When the compositing capabilities of Spiftacity merged into the Metacity trunk, it caused a fair bit of stir among GNOME users. Included in version 2.21.5 of GNOME, though hidden from casual users, the compositing showed a lot of promise but remained just something to play around with.
The recently released GNOME 2.24 includes the latest builds of Metacity, so, unless you’ve been compiling from tarballs yourself to stay at the bleeding edge, GNOME 2.24 will be the first taste mainstream users will be getting of the latest Metacity developments. While Metacity itself has seen its fair share of tweaking, the compositor, written by Iain Holmes and Thomas Thurman, has received a great deal of attention, so perhaps it’s time to take a second look at it.
Metacity’s compositor can be enabled in GNOME by launching gconf-editor (alt-F2, type ‘gconf-editor’ and hit enter), then navigating to apps/metacity/general and setting the key ‘compositing_manager’ to true.
The biggest change I’ve noted since the compositor’s previous incarnation is that the whole thing just feels a lot snappier. On my laptop’s Radeon Xpress 200M chip, which is by no means a high-performance card, windows move around just as smoothly as Metacity without compositing, and scrolling in Firefox is smooth and responsive. It performed equally well with both the open source Radeon driver, and the proprietary fgrlx driver.
Smaller developments include tweaking of windows’ drop shadows; they are now a bit wider than before, and change depending on whether the window is in focus or not. In previous versions, windows would turn to black squares when they were in the process of minimizing, but they now have reverted back to the classic ‘black wireframe’ of vanilla Metacity; which is uglier in my opinion, but since it’s purely a cosmetic difference as opposed to a functional one, it doesn’t really bother me.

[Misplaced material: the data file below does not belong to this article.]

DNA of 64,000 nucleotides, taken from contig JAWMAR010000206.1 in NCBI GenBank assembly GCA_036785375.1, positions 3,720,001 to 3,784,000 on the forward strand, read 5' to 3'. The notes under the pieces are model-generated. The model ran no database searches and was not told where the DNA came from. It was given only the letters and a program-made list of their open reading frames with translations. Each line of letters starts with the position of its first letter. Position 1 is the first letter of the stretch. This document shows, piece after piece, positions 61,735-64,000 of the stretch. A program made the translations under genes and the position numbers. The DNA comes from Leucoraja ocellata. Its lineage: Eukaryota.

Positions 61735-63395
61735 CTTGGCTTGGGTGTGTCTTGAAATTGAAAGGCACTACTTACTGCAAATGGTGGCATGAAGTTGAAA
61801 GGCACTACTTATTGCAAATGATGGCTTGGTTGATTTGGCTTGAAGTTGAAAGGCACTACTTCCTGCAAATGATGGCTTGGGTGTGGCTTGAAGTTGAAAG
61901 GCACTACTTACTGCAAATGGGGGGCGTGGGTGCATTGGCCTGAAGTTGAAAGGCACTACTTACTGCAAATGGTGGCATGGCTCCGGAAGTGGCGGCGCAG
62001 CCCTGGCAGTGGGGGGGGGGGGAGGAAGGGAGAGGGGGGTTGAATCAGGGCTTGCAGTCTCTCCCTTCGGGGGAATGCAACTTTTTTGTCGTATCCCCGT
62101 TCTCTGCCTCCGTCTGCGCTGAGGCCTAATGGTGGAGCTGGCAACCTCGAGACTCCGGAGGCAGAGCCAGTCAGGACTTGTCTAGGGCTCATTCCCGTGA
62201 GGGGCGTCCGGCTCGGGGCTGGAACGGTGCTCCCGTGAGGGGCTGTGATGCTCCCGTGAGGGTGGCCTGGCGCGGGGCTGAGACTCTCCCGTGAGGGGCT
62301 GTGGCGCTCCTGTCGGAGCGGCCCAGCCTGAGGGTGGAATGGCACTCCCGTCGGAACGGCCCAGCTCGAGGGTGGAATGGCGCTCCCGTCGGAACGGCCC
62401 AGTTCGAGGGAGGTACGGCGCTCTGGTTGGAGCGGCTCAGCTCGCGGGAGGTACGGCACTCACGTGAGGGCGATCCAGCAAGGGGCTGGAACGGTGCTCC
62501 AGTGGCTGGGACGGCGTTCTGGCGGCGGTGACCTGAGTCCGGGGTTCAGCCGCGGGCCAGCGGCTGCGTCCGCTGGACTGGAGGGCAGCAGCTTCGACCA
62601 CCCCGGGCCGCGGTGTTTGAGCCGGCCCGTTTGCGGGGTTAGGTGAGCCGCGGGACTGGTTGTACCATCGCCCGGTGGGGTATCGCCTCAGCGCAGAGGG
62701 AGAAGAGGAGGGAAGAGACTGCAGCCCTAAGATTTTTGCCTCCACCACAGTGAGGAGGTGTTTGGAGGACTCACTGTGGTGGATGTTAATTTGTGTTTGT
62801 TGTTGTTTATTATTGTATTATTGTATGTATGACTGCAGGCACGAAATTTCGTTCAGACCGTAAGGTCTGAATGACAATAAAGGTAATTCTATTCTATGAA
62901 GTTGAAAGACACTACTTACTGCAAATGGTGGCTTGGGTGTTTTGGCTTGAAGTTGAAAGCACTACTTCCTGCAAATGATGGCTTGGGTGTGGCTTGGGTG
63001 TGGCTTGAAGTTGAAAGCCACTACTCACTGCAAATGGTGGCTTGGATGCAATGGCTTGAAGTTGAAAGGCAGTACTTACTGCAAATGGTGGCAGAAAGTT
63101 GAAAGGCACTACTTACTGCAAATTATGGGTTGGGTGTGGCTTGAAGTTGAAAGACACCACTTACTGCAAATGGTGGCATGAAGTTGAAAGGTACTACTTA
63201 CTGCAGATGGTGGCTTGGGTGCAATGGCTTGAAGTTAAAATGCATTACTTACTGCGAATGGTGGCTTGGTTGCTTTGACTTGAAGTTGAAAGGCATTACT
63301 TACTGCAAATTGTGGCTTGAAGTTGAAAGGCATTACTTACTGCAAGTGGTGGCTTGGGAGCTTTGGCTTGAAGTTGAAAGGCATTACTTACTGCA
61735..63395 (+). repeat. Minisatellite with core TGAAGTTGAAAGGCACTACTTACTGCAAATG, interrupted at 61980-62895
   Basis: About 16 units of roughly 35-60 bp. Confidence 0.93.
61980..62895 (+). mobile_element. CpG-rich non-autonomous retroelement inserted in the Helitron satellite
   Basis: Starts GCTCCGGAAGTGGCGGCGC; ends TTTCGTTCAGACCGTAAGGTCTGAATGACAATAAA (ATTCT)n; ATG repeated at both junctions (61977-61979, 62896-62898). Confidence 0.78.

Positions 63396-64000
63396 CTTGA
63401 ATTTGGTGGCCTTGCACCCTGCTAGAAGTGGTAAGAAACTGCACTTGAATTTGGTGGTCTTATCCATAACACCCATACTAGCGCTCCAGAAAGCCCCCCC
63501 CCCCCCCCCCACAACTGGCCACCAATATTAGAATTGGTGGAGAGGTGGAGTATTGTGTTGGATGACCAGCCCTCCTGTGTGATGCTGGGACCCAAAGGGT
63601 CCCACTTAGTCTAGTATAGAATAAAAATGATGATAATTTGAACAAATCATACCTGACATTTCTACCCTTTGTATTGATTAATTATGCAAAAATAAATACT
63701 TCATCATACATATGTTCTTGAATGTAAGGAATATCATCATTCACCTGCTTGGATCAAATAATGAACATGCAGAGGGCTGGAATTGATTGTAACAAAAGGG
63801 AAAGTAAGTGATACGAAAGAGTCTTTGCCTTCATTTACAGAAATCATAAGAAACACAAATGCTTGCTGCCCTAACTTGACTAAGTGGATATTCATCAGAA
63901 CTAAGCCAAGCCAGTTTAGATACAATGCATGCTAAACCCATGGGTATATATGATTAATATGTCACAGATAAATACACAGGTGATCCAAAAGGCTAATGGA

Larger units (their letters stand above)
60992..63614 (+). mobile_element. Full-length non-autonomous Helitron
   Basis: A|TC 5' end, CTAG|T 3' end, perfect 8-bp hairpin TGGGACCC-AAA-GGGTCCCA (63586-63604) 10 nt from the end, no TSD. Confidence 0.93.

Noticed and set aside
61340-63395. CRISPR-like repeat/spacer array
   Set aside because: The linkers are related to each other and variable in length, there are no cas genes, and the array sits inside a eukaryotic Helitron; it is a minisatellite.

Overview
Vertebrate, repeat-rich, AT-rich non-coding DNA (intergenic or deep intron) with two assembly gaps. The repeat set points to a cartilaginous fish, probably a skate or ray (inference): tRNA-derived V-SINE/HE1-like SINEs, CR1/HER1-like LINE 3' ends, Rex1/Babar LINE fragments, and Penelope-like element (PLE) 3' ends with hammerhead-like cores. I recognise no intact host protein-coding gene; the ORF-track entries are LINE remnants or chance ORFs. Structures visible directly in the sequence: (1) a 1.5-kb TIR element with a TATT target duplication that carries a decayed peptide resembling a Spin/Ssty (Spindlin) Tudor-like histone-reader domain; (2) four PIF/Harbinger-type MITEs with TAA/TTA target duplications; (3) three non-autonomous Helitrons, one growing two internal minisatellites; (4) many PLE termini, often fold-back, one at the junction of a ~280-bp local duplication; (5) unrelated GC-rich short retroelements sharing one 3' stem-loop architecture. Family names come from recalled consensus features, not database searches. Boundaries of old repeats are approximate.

Keeping in line with Metacity’s ‘boring’ description, the compositor is extremely light on effects; the only things of note are the drop shadows under windows and menus, and the inclusion of window thumbnails when alt-tabbing. The thumbnails aren’t updated in real time a la Compiz Fusion, but they are an improvement from simple icons.
One thing to note, is that Metacity’s compositing is based on Xrender instead of OpenGL, which is lighter on resources and better from a compatibility perspective, but you shouldn’t ever expect to be getting cover-switching or getting ‘the cube’ which Compiz and Beryl became famous for. However, it is lightweight and it may just be what you need if you’re after running programs that rely on compositing, such as Avant Window Navigator.
My only real complaint is that, much like Metacity itself, the compositor is extremely sparse on configuration options. In fact, outside of forcing some certain changes with Xorg.conf, the compositor only appears to have two options; on and off. The defaults are fine, but there is zero room for tweaking unless you’re compiling it yourself. In addition to that, enabling it via gconf-editor is not exactly the most user-friendly way of going about things, though perhaps this is a complaint that is better levelled at the GNOME developers.
The Bottom Line
In its current incarnation, the compositing in Metacity is similar in feel and function to the compositing used in Xfce; it’s not particularly attractive looking, but it is extremely stable and performs well on lower-end systems. If you’re after features that only compositing can provide but aren’t after Compiz’ ultra-pretty but ultra-heavy management, you may have tried Metacity’s compositing already and been disappointed. However, the new version has dramatically stepped up on stability and performance, so once you’ve got your hands on GNOME 2.24 you may want to consider giving it another chance.